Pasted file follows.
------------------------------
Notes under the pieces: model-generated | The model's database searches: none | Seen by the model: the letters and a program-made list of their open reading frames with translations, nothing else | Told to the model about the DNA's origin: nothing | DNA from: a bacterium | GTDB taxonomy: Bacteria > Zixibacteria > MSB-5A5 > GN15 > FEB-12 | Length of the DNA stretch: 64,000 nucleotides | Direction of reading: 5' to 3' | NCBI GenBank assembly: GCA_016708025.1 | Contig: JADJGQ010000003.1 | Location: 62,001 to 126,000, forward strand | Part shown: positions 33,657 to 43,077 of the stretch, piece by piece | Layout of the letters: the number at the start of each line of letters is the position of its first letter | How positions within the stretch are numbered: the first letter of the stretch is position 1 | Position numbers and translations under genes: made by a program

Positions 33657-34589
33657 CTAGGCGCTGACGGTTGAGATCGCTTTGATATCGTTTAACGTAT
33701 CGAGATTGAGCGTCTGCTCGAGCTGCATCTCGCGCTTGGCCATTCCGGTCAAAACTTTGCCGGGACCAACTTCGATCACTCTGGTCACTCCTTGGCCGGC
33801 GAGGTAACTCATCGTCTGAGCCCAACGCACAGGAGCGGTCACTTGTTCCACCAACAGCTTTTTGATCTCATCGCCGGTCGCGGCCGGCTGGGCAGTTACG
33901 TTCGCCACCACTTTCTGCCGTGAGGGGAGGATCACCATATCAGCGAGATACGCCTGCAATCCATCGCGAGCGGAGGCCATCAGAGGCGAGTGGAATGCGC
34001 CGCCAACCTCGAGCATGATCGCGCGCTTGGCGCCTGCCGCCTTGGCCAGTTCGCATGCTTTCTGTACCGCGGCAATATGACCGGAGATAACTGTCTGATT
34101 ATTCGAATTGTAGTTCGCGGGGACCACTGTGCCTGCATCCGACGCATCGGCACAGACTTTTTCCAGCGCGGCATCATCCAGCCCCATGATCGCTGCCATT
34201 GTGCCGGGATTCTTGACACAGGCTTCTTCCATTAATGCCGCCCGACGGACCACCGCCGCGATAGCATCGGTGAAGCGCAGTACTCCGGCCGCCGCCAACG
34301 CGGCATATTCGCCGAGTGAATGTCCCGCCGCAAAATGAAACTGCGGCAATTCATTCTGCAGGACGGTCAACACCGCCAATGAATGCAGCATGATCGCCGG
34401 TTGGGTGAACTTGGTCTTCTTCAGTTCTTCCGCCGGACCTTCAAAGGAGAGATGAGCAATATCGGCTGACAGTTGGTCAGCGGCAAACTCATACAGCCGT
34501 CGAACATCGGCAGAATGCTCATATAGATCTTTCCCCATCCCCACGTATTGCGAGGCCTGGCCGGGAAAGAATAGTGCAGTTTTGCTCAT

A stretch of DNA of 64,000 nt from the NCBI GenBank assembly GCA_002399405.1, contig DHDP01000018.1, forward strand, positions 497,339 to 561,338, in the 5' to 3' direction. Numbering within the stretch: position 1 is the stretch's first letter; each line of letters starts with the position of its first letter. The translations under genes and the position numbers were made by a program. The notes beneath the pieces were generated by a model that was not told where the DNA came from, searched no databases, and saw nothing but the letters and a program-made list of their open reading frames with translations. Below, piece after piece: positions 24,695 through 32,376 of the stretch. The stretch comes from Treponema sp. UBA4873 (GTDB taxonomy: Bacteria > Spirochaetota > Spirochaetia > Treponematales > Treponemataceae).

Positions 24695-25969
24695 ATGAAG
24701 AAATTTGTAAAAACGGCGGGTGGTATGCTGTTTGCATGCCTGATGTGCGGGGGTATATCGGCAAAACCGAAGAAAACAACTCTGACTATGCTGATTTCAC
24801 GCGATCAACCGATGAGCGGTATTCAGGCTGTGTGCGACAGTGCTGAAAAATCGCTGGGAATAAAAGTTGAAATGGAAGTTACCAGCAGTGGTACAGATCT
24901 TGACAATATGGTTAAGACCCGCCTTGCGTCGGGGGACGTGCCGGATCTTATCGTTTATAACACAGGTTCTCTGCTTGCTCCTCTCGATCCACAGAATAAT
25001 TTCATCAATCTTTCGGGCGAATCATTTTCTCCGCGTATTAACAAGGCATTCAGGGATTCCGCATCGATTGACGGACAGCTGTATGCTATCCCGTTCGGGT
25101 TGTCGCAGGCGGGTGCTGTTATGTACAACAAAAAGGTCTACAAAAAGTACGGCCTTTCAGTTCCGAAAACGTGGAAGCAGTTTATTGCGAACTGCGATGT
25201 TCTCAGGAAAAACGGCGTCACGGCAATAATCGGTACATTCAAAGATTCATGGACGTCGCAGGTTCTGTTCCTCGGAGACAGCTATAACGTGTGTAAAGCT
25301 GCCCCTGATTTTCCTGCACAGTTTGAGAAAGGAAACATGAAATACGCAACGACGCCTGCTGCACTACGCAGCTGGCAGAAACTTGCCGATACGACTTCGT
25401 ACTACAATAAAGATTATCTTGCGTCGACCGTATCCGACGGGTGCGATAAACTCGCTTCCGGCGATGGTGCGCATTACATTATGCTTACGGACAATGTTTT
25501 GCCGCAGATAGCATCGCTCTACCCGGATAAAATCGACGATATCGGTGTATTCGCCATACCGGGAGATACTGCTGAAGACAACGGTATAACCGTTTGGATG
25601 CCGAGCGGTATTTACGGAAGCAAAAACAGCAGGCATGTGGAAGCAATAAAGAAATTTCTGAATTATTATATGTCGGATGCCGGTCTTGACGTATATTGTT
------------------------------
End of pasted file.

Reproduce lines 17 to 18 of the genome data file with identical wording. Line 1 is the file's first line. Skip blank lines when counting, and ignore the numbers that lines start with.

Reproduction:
24801 GCGATCAACCGATGAGCGGTATTCAGGCTGTGTGCGACAGTGCTGAAAAATCGCTGGGAATAAAAGTTGAAATGGAAGTTACCAGCAGTGGTACAGATCT
24901 TGACAATATGGTTAAGACCCGCCTTGCGTCGGGGGACGTGCCGGATCTTATCGTTTATAACACAGGTTCTCTGCTTGCTCCTCTCGATCCACAGAATAAT